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By Obinna Chima
The Central Bank of Nigeria (CBN) on Tuesday reviewed downward the spending limit on the usage of the naira denominated debit cards for transactions abroad, from $150,000 per person annually, to $50,000 per person annually.
The daily cash withdrawal limit on the card was also fixed at $300 per person.
The central bank stated this in a circular titled: “Usage of Naira Denominated Cards,” dated April 13th, that was posted on its website.
The circular signed by the Director, Trade and Exchange Department, CBN, Olakanmi Gbadamosi was addressed to all authorised dealers and members of the public.
The policy became effective from Monday, according to the banking sector regulator.
It explained: “Further to the circular referenced No: TED/FEM/FPC/GEN/01/009 of September 26, 2013, all authorised dealers and the general public are hereby informed that with effect from the date of this circular, the existing limit on the usage of the naira denominated cards for transactions overseas has been reviewed downward.
“Accordingly, the limit has been reduced from $150,000 to $50,000 per person, per annum. In addition, the authorised dealers are to ensure that the daily cash withdrawal limit embedded in the cards per person, per day, is pegged at $300.
“Authorised dealers are to ensure strict compliance with the new limit and render monthly returns of the transactions to the Director, Trade and Exchange Department, CBN, not later than the fifth day of the following month.”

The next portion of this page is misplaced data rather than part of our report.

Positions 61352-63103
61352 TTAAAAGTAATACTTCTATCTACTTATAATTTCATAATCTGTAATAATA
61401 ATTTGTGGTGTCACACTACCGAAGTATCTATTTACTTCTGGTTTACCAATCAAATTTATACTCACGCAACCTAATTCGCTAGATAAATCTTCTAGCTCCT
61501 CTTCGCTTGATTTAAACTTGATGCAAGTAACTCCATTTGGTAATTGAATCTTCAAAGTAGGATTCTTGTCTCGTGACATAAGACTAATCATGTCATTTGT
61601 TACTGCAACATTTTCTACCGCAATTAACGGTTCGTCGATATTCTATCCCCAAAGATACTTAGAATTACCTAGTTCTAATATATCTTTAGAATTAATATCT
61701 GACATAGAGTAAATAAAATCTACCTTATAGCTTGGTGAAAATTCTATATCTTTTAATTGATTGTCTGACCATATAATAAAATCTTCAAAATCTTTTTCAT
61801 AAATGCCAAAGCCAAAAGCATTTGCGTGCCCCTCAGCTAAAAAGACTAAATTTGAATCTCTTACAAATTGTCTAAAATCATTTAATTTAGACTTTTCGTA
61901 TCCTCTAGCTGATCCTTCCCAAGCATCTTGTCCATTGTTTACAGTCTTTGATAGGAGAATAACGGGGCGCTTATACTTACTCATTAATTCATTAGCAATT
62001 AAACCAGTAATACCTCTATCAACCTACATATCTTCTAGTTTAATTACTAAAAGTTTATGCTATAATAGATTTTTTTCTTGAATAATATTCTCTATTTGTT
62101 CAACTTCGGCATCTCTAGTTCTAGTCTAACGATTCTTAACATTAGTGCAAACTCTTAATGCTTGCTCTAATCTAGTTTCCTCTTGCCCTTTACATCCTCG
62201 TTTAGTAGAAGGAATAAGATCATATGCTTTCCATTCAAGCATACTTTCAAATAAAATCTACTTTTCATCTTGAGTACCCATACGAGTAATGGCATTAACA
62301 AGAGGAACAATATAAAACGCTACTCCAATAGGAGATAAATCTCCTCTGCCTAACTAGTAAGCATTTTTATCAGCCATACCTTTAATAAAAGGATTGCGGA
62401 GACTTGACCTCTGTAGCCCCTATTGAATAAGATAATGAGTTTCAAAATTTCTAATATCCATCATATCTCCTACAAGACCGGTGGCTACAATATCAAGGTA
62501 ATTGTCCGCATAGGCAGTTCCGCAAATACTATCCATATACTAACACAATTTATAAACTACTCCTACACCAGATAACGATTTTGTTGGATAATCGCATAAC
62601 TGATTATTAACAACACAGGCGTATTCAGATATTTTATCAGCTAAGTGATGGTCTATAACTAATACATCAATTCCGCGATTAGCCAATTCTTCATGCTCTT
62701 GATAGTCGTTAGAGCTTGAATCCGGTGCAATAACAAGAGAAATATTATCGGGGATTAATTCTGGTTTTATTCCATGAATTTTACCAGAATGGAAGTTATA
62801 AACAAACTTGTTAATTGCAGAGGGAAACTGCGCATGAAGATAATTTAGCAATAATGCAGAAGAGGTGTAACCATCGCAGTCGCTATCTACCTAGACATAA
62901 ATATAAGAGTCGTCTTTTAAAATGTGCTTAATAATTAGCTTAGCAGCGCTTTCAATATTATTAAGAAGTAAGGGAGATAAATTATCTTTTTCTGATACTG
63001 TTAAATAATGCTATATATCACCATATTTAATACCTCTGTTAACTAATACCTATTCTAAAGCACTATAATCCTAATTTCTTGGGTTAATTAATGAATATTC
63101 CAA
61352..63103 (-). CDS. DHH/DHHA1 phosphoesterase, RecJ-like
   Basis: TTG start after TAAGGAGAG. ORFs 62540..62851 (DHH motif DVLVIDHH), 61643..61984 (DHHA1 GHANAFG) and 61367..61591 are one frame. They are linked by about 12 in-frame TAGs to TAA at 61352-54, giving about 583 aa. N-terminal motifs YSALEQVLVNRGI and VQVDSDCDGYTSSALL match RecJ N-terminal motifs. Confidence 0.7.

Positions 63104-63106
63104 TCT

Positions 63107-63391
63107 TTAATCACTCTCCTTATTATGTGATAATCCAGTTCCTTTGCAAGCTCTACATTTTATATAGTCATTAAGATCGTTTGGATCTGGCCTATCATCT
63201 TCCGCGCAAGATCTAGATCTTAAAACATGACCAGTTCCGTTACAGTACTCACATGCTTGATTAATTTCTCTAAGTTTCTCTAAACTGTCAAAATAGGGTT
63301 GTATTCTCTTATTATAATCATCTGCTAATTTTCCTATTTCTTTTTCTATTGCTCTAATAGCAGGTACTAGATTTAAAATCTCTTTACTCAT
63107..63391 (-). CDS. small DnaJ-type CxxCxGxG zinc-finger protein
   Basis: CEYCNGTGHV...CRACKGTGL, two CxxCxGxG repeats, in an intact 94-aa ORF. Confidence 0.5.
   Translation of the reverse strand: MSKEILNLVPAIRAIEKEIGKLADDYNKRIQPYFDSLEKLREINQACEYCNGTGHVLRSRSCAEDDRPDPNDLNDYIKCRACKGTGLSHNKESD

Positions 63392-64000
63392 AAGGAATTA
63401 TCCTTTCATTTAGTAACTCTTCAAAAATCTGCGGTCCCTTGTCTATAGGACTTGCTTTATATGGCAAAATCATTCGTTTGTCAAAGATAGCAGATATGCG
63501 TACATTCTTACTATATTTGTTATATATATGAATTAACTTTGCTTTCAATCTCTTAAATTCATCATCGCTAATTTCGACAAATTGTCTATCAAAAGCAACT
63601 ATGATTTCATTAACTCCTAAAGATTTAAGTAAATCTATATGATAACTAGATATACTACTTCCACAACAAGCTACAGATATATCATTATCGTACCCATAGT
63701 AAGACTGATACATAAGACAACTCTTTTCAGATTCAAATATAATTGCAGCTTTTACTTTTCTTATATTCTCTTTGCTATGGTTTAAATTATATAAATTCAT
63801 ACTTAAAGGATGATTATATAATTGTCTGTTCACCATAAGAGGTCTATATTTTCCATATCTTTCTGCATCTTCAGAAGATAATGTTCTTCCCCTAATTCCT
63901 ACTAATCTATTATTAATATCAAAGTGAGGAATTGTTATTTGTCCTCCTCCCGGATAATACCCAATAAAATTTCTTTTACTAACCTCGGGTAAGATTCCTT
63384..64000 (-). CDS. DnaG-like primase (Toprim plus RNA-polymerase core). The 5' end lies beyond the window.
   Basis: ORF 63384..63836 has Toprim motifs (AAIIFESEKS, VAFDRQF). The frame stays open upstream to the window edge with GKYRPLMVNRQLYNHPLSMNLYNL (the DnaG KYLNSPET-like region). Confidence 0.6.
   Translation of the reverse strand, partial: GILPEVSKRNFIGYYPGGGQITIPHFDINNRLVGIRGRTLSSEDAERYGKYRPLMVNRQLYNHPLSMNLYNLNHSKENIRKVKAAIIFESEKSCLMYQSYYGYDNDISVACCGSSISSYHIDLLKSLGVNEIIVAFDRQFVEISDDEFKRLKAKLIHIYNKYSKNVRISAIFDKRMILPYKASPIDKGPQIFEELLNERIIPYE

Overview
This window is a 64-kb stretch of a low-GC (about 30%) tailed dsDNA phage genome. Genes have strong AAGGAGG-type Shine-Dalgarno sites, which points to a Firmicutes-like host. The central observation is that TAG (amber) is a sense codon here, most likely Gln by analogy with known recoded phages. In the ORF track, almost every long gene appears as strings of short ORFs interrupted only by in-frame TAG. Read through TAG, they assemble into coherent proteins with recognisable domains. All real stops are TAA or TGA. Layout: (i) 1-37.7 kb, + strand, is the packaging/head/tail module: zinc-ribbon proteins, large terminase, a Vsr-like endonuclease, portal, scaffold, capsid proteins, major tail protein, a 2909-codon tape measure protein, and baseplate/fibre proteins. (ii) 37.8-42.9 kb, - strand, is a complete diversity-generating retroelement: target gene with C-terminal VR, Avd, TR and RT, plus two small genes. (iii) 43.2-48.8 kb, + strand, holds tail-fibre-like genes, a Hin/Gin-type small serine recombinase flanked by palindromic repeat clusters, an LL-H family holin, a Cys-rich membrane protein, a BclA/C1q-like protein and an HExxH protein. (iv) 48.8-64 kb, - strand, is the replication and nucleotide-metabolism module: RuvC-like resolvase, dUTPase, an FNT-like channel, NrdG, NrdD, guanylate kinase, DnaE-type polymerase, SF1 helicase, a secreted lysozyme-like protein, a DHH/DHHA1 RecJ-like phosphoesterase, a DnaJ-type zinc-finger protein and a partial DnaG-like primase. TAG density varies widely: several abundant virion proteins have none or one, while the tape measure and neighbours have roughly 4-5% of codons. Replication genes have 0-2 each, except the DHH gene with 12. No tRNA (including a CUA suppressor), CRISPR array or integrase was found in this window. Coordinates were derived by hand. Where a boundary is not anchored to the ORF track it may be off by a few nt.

The central bank also urged all authorised dealers to ensure strict monitoring and compliance.
The Managing Director/Chief Executive Officer, Union Bank of Nigeria Plc, Mr. Emeka Emuwa, while briefing journalists with some of colleagues in the bankers’ committee at the end of their meeting last week, had revealed plans by banks and the CBN, to reduce the limit on the usage of naira debit cards abroad.
Emuwa had said the committee took the decision because of some cases of card abuse abroad, which he stressed was also a threat to EXCHANGE RATE stability.
The Union Bank boss had explained: “We did find that in a number of cases people were using the cards in a manner that they were not expected to use them and there have been cases of arbitrage. So in order to sustain stability, what was agreed by the committee was that the limit for the use of the naira debit cards would be reduced.
“As a customer, if you have a dollar account, you will still have unfettered access to it, but for naira debit accounts, the limit would be reduced to a more judicious level.
“This specifically refers to the use of these cards abroad because when they are used abroad, the merchants have to be settled. Even if it is at ATMs, the service provider, Visa or MasterCard, has to be settled in foreign currency and we find that it is a drain on the foreign resources available to FINANCEour industries.
CULLED FROM HERE